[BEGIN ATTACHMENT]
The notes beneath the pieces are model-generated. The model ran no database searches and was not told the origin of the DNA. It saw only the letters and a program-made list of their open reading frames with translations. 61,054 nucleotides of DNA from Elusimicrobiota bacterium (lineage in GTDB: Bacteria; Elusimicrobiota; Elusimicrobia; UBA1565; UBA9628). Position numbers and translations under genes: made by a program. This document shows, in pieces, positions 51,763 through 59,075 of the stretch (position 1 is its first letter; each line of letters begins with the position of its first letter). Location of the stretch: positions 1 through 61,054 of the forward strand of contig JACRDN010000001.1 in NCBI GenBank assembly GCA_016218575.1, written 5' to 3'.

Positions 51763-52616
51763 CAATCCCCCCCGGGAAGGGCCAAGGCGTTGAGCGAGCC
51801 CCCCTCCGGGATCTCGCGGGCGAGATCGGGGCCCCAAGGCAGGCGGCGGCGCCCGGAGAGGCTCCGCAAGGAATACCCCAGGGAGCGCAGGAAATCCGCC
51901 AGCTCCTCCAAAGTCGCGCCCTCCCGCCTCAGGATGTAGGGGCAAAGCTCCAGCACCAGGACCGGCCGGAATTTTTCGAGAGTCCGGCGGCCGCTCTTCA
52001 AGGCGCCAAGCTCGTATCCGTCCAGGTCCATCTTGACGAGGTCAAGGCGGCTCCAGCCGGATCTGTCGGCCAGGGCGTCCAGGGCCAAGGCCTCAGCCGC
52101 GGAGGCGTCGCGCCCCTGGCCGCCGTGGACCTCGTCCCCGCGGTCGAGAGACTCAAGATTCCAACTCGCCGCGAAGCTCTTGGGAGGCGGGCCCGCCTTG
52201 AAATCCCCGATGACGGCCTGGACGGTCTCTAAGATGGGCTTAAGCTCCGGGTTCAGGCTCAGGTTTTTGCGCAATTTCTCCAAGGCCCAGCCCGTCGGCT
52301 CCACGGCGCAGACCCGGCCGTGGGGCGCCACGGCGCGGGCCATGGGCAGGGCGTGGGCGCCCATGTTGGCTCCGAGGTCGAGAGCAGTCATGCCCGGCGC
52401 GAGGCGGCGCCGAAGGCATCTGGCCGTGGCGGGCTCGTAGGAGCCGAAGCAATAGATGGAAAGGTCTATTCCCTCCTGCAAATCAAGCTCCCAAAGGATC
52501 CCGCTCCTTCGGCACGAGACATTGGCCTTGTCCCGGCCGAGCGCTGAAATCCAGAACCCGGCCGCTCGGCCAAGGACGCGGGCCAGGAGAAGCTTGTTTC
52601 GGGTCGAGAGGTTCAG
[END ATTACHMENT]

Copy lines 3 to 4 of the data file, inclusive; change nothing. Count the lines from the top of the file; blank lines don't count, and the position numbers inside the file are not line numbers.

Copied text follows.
51763 CAATCCCCCCCGGGAAGGGCCAAGGCGTTGAGCGAGCC
51801 CCCCTCCGGGATCTCGCGGGCGAGATCGGGGCCCCAAGGCAGGCGGCGGCGCCCGGAGAGGCTCCGCAAGGAATACCCCAGGGAGCGCAGGAAATCCGCC